Current position: Analytics 2 Lab Leader, Bayer Crop Science, La Dargoire
Joined Bayer in: 2002 (employed in 1989 at Rhône Poulenc)
"Bayer lets young and not so young people alike change jobs horizontally, vertically and also to other geographical regions. It's an opportunity that not all major groups offer."
What path had your career taken at Bayer prior to your secondment?
I started out 26 years ago as a technician at La Dargoire, then worked in the Structural Analysis Laboratory before becoming Lab Leader in the Analytics 2 group in 2004. I thought that joining a major group would ensure that I learned a lot and on an on-going basis - which was true - and that I would change jobs regularly...
Hence your secondment...
Yes. I accepted a six-month assignment at the Marle industrial facility. As it happens, it was the first secondment in my career and I learned a lot from it! It didn't take me long to make up my mind, though I did wonder whether I'd be able to do something else after having spent so long in the same environment.
What did the job entail?
I was standing in for someone. I was in charge of the control laboratory - a job I was familiar with - as well as quality and the IMS (1), an area that was completely new to me What's more, whereas there used to be two of us in the laboratory in La Dargoire, there were nearly 20 people reporting to me in Marle during the season. The team in place was very professional and competent, and helped me a lot. It was a real challenge as far as management goes, and very good for me.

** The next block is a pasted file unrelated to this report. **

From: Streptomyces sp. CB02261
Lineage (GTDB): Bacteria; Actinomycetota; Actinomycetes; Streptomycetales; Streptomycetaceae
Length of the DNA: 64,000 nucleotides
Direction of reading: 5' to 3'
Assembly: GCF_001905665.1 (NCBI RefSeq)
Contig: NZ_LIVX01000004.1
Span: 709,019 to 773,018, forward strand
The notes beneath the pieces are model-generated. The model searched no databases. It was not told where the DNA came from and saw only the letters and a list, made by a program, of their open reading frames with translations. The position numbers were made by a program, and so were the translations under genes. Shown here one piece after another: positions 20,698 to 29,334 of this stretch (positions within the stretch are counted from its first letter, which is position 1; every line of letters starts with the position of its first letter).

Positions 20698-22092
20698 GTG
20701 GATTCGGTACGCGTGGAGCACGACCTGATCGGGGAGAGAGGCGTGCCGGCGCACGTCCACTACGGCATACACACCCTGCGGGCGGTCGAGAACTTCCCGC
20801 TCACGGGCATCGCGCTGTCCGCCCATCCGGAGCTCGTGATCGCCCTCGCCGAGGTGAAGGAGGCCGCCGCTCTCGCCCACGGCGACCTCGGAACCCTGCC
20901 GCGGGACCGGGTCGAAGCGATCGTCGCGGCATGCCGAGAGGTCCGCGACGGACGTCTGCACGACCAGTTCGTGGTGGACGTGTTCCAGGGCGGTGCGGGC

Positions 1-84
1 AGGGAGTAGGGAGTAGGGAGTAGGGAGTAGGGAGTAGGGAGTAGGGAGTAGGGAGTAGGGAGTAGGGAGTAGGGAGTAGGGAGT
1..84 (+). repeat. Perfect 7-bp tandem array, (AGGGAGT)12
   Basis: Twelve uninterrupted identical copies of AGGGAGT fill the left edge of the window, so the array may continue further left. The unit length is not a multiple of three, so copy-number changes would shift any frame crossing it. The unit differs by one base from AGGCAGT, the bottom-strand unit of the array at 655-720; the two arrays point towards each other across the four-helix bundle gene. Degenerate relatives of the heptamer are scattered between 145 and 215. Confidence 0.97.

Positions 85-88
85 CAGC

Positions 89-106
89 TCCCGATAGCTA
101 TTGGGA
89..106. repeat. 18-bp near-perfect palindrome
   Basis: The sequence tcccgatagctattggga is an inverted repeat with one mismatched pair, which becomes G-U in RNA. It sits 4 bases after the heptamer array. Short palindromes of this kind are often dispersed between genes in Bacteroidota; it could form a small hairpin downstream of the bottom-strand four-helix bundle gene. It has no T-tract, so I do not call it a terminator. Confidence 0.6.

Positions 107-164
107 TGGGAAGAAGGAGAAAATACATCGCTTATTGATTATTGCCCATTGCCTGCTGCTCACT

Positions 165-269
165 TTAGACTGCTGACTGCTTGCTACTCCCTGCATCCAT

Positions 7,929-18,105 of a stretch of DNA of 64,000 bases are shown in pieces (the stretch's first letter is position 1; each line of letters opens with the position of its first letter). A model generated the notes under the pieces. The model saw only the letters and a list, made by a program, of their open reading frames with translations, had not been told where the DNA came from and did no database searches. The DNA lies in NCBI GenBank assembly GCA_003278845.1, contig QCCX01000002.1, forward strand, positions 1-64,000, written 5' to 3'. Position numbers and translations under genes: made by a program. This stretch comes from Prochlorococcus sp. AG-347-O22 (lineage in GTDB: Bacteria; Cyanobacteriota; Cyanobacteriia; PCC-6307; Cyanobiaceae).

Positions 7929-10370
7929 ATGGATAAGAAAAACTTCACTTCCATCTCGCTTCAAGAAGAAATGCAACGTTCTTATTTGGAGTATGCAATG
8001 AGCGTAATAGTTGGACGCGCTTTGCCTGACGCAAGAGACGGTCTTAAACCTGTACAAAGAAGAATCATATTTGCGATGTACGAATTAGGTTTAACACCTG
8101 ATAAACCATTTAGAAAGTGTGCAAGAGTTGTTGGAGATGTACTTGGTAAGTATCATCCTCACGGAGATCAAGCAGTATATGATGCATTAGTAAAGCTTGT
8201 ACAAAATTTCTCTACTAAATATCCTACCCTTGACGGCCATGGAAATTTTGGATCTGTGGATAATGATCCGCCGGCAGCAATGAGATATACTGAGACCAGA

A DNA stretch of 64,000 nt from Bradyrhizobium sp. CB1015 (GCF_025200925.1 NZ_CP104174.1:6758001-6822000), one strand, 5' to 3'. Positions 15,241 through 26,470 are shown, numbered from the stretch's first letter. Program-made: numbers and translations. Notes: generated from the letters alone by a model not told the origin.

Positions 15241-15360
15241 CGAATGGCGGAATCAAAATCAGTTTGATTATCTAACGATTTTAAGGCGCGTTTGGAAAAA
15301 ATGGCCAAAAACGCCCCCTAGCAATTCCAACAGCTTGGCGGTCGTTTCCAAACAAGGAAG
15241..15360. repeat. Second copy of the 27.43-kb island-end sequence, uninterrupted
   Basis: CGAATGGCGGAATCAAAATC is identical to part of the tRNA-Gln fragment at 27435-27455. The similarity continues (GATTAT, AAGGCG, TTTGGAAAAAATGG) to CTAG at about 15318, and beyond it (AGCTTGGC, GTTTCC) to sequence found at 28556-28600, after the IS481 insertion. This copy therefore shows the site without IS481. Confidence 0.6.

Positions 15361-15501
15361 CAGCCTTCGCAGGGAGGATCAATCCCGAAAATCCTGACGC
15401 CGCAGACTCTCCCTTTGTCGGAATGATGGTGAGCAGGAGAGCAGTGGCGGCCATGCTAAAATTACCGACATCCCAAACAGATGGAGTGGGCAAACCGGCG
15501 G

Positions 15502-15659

What material support did you have?
For short assignments, the host site takes care of the logistics (accommodation, car, etc.) while the home site continues to handle the pay. Everything went very smoothly, with the kind help of my HR contacts.
What surprised you most when you arrived at Marle?
It was a totally different world. In research, each stage can take months and the whole process 10 years. In a production setting, you have to produce, package and ship in a continuous process. "Urgent" doesn't mean the same thing in a plant as in a research lab, as I learned very quickly.
Is it common practice for Bayer to call in employees from other entities?
Bayer offers more and more short assignments to foster exchanges and get know-how circulating between different departments, sites and divisions. And it was Marle's idea to recruit a Bayer employee from outside, so that he or she could then act as an ambassador for the plant. As a general rule, Bayer lets young and not so young people alike change jobs horizontally, vertically and also to other geographical regions through international mobility (2). It's an opportunity that not all major groups offer.
How did this experience change you?
I think I'm more direct now in my management. I was able to see the final outcome of my research work, since the molecules on which I had worked in the laboratory were there on the packaging lines. I was of course aware of this long chain of actions, but seeing it with my own eyes was very gratifying! Those six months also showed me that I could be useful elsewhere. If another opportunity cropped up, I'd take it.
(1) Integrated Management System
(2) Read what Géraldine has to say